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Thursday, June 1 • 11:00am - 11:30am
(Objects) Well that didn't work, now what? - Stain Reduction on a 10th-century Iranian Ceramic

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The conservation of a glazed earthenware dish from tenth-century Iran in the collection of the Freer Gallery of Art was a focus of a fellowship funded by the Hagop Kevorkian Foundation. Off-white in color with minimal decoration of brownish-black and red inscriptions, the dish bore disfiguring stains along most of the joins and had not been on view since 1982, as a result of its appearance. The current Curator of Islamic Art was interested in exhibiting the dish, but also concerned about the aesthetic distraction of the stains. An investigation of the stains and subsequent treatment was undertaken to reduce their visual impact. Analyses were conducted in order to identify the nature and source of the staining, which previously had been believed to be due to burial materials. Although a specific material was not identified, XRF, FTIR and SEM-EDS provided clear indications that the stains were instead caused by earlier treatments. The removal of old, extensive repairs revealed some deterioration to the glaze in areas and the presence of soluble salts. These parameters and limitations were taken into account during the conservation process. Various methods of stain-reduction were investigated on a few of the most stable sherds. Of the methods deemed safe for the object, none was completely effective at solubilizing or removing the staining. In fact most had little or no effect. The ceramic was therefore treated in order to obtain a consistent appearance amongst the sherds, with as little distraction from the staining as possible. After the sherds were joined back together and the losses and cracks were filled, several approaches to loss compensation were considered, from different levels of integration of the stained areas to covering the most disfigured ones. As the treatment progressed, some pitfalls were encountered and the thought and decision-making processes had to evolve. The presentation aims to discuss the challenges of a particularly complex treatment and the compromises that need to be made in order to ensure the integrity and safety of an object, but also to make the object exhibitable, particularly when a treatment is not as successful as hoped.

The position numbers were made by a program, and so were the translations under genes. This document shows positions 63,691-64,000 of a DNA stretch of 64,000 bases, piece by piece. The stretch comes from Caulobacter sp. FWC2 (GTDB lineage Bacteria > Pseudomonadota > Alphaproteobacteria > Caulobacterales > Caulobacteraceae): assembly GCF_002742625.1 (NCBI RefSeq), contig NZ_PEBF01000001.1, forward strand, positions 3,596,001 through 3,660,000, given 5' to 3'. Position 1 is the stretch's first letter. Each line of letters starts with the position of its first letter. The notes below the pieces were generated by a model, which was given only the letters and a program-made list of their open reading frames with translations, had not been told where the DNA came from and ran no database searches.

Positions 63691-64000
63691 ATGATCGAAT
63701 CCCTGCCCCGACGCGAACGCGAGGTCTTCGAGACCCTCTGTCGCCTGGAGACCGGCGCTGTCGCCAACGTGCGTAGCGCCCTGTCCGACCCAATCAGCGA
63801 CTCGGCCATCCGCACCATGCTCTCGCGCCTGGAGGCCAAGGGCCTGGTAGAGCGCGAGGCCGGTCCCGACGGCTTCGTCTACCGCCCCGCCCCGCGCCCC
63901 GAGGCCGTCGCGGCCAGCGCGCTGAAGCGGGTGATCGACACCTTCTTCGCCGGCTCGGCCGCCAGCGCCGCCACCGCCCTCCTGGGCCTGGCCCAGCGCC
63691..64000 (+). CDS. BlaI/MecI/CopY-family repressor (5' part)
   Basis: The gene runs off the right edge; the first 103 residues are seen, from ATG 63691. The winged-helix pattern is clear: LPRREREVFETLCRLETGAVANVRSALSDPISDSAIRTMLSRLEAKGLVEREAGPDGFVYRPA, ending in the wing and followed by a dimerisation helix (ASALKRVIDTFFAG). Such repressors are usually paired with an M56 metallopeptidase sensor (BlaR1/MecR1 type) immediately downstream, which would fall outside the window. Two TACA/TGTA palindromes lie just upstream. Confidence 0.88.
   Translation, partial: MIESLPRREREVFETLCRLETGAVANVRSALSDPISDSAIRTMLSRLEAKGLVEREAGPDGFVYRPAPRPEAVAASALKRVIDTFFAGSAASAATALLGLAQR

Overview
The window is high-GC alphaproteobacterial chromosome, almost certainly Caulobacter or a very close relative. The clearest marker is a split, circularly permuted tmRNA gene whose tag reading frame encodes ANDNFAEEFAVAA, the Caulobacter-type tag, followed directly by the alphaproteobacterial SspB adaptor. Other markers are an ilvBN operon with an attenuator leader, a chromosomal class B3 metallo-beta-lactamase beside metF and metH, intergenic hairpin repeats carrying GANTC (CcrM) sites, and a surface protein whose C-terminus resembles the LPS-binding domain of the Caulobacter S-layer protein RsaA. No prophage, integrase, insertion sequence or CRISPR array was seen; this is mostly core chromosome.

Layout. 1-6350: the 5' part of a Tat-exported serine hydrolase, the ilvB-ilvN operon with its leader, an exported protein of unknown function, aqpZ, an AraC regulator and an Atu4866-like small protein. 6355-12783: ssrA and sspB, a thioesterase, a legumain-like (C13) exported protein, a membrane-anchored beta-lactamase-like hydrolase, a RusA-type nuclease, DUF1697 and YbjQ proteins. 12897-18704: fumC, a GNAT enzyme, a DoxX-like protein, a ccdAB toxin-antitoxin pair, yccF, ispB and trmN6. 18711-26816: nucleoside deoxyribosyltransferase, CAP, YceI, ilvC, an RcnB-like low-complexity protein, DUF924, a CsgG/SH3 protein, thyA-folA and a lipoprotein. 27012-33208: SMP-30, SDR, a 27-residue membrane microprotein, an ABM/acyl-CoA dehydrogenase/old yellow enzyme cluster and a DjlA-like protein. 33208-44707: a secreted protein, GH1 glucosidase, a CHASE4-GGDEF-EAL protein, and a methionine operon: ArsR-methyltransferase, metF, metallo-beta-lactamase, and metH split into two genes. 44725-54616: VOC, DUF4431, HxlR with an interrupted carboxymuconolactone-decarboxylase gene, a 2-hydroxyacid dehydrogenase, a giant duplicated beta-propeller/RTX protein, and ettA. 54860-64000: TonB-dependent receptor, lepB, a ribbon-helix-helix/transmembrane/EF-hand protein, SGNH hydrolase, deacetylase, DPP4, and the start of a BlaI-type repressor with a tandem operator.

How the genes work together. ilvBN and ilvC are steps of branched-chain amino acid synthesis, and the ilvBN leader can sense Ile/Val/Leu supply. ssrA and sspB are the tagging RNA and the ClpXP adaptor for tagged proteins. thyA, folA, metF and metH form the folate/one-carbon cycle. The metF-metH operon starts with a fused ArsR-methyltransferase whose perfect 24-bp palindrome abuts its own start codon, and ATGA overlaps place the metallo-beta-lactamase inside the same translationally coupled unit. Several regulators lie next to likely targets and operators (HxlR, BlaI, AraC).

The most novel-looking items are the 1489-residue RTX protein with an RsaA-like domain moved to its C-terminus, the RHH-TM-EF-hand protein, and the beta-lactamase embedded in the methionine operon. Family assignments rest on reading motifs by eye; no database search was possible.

avatar for Claire Cuyaubère

Claire Cuyaubère

Fellow in Objects Conservation, Freer Gallery of Art and Arthur M. Sackler Gallery
Claire Cuyaubère is an objects conservator who trained at the French National Institute for Cultural Heritage in Paris, with a focus on inorganic materials and an interest for East-Asian ceramics. She has been a fellow at the Department of Conservation and Scientific Research of... Read More →

avatar for Ellen Salzman Chase

Ellen Salzman Chase

Objects Conservator, Freer|Sackler
Ellen Chase has been Objects Conservator in the Department of Conservation and Scientific Research at the Freer|Sackler, the Smithsonian Institution’s Museums of Asian Art since 1999. Prior to that she was a contractor or fellow at a number of museums including the Metropolitan... Read More →

Thursday June 1, 2017 11:00am - 11:30am CDT
Crystal Ballroom B Lobby Level, West Tower